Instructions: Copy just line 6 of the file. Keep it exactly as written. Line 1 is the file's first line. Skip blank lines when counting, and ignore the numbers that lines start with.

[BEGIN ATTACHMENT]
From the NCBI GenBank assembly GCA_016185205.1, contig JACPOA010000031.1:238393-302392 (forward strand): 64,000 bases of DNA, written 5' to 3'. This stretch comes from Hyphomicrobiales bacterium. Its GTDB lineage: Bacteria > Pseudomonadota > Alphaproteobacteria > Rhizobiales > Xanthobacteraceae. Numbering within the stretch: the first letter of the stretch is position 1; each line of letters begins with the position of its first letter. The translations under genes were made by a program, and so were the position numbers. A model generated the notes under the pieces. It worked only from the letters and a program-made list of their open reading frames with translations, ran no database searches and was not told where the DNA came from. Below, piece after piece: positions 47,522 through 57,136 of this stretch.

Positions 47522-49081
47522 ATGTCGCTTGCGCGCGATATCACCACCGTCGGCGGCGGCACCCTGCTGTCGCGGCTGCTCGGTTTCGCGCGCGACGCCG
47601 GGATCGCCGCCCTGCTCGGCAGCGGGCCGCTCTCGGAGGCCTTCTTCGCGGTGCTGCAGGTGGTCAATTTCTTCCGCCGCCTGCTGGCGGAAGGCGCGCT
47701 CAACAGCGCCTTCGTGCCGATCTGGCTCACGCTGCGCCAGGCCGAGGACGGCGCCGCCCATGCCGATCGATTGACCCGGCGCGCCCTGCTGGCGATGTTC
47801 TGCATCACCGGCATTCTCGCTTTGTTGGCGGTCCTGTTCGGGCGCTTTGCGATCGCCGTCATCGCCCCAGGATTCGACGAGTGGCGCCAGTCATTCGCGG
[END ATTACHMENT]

47801 TGCATCACCGGCATTCTCGCTTTGTTGGCGGTCCTGTTCGGGCGCTTTGCGATCGCCGTCATCGCCCCAGGATTCGACGAGTGGCGCCAGTCATTCGCGG